Ireland’s High Court has given Norwegian (DY, Oslo Gardermoen) approval to terminate lease contracts for 25 aircraft that had been signed with four of its creditors. This means the airline can now present a final proposal on a full rescue plan to the court, E24 Næringsliv reported.

Last week, it was confirmed that Norwegian had reached an agreement with a fifth creditor, ICBC Industrial and Commercial Bank of China, to cancel a contract for ten aircraft. That left 25, belonging to Bank of Utah (eight B737s), Citibank (six B737s), Crédit Agricole CIB (nine B737s), and Luxembourg’s Apollo PK AirFinance (two B737s).

These are the remaining aircraft that Norwegian had itself failed, during negotiations, to cut from the trimmed-down fleet specified in its rescue plan. But Judge Michael Quinn gave Norwegian permission to terminate the contracts at will. The judge made it clear that he was terminating all warranties and leases associated with these aircraft.

Stephen Walsh, a lawyer representing Citibank and the Bank of Utah, had argued that he and his clients had received too little information from the airline to be able to make an assessment of the case. He also accused the airline of disposing of more aircraft than it needed to.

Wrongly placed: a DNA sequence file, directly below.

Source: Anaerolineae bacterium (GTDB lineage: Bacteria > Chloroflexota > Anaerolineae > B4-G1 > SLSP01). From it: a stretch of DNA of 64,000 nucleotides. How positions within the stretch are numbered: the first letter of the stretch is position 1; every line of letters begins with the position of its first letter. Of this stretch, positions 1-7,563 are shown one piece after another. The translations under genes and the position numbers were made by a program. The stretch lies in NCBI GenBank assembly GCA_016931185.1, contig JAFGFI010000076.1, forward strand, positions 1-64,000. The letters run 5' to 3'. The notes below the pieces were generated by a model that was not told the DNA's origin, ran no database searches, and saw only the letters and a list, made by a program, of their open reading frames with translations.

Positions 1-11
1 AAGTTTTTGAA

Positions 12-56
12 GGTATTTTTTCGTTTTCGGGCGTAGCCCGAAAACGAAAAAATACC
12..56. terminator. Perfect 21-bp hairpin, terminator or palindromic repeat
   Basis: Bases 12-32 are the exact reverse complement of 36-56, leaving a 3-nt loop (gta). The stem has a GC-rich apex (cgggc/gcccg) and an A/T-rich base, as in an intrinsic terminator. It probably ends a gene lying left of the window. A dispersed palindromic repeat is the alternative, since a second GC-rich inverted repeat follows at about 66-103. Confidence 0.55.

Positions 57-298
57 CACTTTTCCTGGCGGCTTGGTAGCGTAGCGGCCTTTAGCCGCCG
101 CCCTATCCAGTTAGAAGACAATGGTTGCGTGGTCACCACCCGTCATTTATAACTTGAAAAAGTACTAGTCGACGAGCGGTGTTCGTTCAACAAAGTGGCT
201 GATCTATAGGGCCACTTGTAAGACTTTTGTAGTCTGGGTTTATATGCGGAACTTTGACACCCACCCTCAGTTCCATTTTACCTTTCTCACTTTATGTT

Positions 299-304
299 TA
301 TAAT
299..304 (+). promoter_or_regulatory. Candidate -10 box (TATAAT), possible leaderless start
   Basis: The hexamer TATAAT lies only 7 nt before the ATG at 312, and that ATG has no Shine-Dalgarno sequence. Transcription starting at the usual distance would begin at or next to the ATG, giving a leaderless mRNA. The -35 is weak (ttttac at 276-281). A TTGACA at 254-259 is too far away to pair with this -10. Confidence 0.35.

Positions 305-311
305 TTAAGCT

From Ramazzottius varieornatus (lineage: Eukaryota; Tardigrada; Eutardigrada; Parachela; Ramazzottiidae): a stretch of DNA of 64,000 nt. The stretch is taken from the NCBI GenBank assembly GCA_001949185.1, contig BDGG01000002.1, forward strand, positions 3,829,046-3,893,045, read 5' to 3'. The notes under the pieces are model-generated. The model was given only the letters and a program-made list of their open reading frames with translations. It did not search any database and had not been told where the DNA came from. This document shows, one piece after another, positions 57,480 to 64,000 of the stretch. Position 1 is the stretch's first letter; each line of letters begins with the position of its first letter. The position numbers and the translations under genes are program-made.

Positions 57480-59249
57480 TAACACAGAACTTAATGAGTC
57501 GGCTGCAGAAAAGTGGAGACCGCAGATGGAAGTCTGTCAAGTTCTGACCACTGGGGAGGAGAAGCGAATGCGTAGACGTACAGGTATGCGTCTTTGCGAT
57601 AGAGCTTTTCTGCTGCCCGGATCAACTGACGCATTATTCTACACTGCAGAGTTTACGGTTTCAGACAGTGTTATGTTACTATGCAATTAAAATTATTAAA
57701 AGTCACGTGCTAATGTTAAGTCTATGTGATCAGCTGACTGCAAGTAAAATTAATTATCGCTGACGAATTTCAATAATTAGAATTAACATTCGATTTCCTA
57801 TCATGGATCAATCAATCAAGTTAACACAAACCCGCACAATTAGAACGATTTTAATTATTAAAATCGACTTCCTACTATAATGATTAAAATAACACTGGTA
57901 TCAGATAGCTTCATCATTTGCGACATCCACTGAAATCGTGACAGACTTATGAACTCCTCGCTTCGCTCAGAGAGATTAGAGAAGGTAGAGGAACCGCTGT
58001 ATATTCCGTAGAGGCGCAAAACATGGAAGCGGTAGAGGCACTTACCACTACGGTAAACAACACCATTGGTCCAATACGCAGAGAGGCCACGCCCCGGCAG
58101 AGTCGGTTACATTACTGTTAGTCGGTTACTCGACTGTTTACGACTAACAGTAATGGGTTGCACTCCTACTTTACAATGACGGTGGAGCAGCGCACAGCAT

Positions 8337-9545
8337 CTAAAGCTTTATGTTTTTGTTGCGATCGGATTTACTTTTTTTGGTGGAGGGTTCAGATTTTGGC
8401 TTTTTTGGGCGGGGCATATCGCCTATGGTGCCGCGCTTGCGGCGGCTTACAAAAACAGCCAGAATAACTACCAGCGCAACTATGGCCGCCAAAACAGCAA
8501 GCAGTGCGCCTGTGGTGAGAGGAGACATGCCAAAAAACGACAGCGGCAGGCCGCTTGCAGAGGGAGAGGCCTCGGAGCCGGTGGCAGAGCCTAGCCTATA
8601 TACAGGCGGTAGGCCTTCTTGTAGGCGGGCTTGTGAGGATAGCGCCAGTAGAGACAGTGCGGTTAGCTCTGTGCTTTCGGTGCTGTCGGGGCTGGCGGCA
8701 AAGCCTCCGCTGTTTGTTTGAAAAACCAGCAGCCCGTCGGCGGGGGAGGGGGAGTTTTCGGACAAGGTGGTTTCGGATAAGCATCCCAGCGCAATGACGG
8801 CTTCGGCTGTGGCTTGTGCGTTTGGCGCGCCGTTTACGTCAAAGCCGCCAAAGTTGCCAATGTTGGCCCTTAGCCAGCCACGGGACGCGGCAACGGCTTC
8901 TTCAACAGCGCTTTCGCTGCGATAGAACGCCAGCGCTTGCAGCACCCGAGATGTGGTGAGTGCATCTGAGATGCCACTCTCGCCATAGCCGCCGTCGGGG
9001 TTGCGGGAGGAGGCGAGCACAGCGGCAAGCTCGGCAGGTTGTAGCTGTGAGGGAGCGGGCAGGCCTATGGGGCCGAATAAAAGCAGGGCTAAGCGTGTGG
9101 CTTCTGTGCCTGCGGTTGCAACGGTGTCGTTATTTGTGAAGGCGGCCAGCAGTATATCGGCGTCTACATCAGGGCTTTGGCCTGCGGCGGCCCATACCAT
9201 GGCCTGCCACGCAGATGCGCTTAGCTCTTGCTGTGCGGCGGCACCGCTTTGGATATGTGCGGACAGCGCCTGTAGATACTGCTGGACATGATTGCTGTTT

The ruling removes the last major obstacle before Norwegian can present a final proposal on a rescue plan, its so-called “scheme of arrangement”, to creditors to vote on. Under the Irish examinership process, a majority in one creditor group is sufficient. According to E24 Næringsliv, all indications are that Norwegian has secured a majority among lessors, which make up the largest group of creditors.

If one group of creditors says yes, the judge must ensure only one thing; that no creditors emerge from the plan worse off than they would in a bankruptcy. However, creditors can still appeal. In addition, the plan must obtain approval in Norway, where the carrier is also under bankruptcy protection.